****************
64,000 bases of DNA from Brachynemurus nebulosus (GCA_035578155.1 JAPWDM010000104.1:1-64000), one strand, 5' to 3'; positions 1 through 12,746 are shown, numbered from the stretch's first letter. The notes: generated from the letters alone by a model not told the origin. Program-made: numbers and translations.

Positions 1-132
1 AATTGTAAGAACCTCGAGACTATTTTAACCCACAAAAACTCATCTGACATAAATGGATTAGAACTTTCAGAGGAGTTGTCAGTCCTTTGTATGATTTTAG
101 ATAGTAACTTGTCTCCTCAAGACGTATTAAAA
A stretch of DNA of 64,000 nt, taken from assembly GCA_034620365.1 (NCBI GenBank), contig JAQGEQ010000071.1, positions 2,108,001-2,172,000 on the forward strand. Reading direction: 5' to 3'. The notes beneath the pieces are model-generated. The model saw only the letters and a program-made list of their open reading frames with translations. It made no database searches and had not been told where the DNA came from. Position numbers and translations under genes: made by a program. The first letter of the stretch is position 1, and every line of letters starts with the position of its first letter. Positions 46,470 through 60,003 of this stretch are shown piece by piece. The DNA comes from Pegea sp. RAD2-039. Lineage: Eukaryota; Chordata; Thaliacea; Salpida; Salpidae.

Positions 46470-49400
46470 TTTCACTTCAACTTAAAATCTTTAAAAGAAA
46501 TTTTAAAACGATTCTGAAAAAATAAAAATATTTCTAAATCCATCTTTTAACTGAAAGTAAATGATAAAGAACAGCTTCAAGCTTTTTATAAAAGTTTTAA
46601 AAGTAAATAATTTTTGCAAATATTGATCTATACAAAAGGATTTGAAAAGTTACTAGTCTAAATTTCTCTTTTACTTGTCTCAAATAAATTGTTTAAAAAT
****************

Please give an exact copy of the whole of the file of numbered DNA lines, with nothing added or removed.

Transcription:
64,000 bases of DNA from Brachynemurus nebulosus (GCA_035578155.1 JAPWDM010000104.1:1-64000), one strand, 5' to 3'; positions 1 through 12,746 are shown, numbered from the stretch's first letter. The notes: generated from the letters alone by a model not told the origin. Program-made: numbers and translations.

Positions 1-132
1 AATTGTAAGAACCTCGAGACTATTTTAACCCACAAAAACTCATCTGACATAAATGGATTAGAACTTTCAGAGGAGTTGTCAGTCCTTTGTATGATTTTAG
101 ATAGTAACTTGTCTCCTCAAGACGTATTAAAA
A stretch of DNA of 64,000 nt, taken from assembly GCA_034620365.1 (NCBI GenBank), contig JAQGEQ010000071.1, positions 2,108,001-2,172,000 on the forward strand. Reading direction: 5' to 3'. The notes beneath the pieces are model-generated. The model saw only the letters and a program-made list of their open reading frames with translations. It made no database searches and had not been told where the DNA came from. Position numbers and translations under genes: made by a program. The first letter of the stretch is position 1, and every line of letters starts with the position of its first letter. Positions 46,470 through 60,003 of this stretch are shown piece by piece. The DNA comes from Pegea sp. RAD2-039. Lineage: Eukaryota; Chordata; Thaliacea; Salpida; Salpidae.

Positions 46470-49400
46470 TTTCACTTCAACTTAAAATCTTTAAAAGAAA
46501 TTTTAAAACGATTCTGAAAAAATAAAAATATTTCTAAATCCATCTTTTAACTGAAAGTAAATGATAAAGAACAGCTTCAAGCTTTTTATAAAAGTTTTAA
46601 AAGTAAATAATTTTTGCAAATATTGATCTATACAAAAGGATTTGAAAAGTTACTAGTCTAAATTTCTCTTTTACTTGTCTCAAATAAATTGTTTAAAAAT